Up until April 15, Google Glass was only made available to chosen Explorer wearers who could afford to pay the hefty $1500 fee. However, on April 15, Google opened the Explorer doors to the public, and unsurprisingly ran out of Explorer "seats" in just 12 hours. These consumers also paid $1500 for the specs.
So what if we told you that the total cost of the hardware provided for Google Glass was only $79.78? That's what teardown.com estimates, reporting that the display and glass only cost Google $3.00 and the battery only $1.14. The most expensive component is the Texas Instruments OMAP 4430 SoC, costing Google $13.96, followed by a non-electric component and "other" parts.
In addition to the TI OMAP processor, Google Glass also features a display with a 640 x 360 resolution, a 570 mAh battery, a 5MP camera, 1 GB of DDR2 SDRAM, and 16 GB of internal storage. Connectivity and sensors include Wi-Fi, Bluetooth, GPS, an accelerometer, a compass and a gyroscope.
The chart shows that the camera costs Google $5.66, the Wi-Fi and Bluetooth $10.79, and the NAND $8.18. The SDRAM only costs $4.68 and the power management/audio costs $3.52. The site points out that the numbers are "an estimate only since the device has not been fully analyzed - final estimate is expected to be different."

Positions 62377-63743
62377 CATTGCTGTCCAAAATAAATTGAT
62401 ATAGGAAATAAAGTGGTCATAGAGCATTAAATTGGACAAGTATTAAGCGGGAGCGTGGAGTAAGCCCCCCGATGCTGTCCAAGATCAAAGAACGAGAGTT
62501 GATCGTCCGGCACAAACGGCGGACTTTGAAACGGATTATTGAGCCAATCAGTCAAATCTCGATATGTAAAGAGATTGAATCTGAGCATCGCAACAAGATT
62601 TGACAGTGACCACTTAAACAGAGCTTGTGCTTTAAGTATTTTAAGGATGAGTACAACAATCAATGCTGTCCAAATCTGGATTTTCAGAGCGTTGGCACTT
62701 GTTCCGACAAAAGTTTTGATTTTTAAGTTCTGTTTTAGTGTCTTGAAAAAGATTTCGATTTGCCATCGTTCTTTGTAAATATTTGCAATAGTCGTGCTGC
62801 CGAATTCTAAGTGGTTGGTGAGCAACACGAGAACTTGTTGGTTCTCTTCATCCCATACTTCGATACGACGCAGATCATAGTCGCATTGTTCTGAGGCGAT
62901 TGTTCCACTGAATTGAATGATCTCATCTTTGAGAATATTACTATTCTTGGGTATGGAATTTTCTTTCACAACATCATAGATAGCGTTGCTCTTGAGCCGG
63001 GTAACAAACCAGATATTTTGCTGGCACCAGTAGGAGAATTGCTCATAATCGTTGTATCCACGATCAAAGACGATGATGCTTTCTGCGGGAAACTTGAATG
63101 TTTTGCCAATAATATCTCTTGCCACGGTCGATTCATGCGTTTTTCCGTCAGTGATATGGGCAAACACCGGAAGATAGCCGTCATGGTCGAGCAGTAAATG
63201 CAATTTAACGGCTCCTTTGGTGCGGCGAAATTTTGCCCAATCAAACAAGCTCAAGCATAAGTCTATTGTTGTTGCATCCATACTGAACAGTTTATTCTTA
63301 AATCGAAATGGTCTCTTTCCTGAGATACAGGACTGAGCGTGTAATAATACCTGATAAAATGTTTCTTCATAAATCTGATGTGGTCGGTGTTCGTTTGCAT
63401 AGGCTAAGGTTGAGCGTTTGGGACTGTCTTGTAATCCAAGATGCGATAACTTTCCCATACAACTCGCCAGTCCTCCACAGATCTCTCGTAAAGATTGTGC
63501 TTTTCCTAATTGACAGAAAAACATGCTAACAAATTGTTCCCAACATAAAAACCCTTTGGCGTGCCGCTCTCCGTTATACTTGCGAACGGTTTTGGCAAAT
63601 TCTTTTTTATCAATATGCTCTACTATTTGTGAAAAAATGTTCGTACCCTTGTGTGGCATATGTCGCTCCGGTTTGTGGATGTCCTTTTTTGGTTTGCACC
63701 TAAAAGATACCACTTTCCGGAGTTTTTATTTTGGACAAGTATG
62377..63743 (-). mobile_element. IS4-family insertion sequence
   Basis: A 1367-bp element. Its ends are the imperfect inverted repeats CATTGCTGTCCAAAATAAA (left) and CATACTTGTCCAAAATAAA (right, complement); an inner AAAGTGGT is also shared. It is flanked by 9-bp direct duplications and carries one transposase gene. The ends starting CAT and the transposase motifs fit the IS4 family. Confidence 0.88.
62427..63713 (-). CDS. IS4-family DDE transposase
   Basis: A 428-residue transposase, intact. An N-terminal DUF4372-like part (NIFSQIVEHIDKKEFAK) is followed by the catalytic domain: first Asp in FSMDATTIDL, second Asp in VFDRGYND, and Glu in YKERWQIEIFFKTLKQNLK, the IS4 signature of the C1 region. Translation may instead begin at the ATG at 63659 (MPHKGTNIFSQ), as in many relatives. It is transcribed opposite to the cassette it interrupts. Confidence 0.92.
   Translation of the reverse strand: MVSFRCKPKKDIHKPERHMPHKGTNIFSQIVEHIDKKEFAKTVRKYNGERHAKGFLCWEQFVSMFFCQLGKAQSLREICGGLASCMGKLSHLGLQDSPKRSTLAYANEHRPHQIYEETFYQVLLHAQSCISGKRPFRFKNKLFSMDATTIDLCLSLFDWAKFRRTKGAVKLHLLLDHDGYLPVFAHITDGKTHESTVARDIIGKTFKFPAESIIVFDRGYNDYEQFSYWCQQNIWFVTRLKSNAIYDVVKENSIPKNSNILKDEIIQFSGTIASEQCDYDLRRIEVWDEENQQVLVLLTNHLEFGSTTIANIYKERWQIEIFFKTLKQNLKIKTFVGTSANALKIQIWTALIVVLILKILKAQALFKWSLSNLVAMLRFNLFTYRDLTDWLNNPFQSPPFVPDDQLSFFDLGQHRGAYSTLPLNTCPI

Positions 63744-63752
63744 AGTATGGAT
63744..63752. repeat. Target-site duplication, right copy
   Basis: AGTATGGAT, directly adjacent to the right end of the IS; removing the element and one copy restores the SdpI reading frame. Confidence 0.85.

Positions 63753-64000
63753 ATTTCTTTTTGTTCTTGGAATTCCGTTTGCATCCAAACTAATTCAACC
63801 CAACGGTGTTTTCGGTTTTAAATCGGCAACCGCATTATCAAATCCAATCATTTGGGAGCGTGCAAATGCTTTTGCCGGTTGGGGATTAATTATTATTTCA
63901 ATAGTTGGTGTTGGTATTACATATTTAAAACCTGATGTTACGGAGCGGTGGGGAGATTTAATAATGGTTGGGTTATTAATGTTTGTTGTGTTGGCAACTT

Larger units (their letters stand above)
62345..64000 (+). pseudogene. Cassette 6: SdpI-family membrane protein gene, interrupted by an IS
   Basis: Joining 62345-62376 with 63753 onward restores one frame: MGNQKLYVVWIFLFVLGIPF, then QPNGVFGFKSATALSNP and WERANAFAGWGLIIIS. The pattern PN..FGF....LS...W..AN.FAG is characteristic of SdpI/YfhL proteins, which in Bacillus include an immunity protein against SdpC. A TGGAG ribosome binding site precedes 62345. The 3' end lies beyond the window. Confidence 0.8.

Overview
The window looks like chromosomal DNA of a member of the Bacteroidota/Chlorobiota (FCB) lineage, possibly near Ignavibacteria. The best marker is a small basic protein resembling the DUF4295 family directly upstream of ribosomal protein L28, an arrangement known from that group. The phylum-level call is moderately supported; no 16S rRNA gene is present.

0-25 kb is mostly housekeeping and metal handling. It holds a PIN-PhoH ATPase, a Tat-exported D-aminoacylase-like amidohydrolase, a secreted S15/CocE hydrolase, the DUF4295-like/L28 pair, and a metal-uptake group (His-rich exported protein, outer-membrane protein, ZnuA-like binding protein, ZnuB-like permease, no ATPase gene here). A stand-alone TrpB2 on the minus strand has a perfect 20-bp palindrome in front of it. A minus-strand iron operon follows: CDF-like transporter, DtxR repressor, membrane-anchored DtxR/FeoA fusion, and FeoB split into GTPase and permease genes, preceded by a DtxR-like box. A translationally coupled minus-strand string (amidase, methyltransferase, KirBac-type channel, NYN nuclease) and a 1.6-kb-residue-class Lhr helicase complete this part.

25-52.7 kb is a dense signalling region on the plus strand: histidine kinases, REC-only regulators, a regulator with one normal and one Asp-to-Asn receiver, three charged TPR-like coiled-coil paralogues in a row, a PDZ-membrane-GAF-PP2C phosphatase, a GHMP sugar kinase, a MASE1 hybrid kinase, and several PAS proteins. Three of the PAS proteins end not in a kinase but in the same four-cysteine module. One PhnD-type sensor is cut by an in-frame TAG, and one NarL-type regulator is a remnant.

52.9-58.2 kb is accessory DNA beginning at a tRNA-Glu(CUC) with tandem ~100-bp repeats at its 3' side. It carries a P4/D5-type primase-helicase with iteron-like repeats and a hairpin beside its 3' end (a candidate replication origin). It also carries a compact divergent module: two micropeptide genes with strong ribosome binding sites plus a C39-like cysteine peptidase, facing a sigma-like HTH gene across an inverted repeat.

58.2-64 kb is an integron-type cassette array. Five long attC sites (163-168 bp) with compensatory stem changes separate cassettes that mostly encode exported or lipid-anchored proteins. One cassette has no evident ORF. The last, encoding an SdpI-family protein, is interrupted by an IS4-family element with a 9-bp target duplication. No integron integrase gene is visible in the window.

The thing to keep in mind is that hardware isn't the only cost. Google has presumably dumped loads of money into research and development at its Google X lab. There's a dedicated team that includes engineers and designers who require a paycheck. Let's not forget branding and the actual manufacturing, which requires Google to assemble a highly sophisticated form factor that presents a tiny screen in front of your eye- (model not included).
So the question is this: Is $1500 too much given the current estimate? A Google spokesperson told The Wall Street Journal that the estimate is "absolutely wrong," and declined to provide any additional information.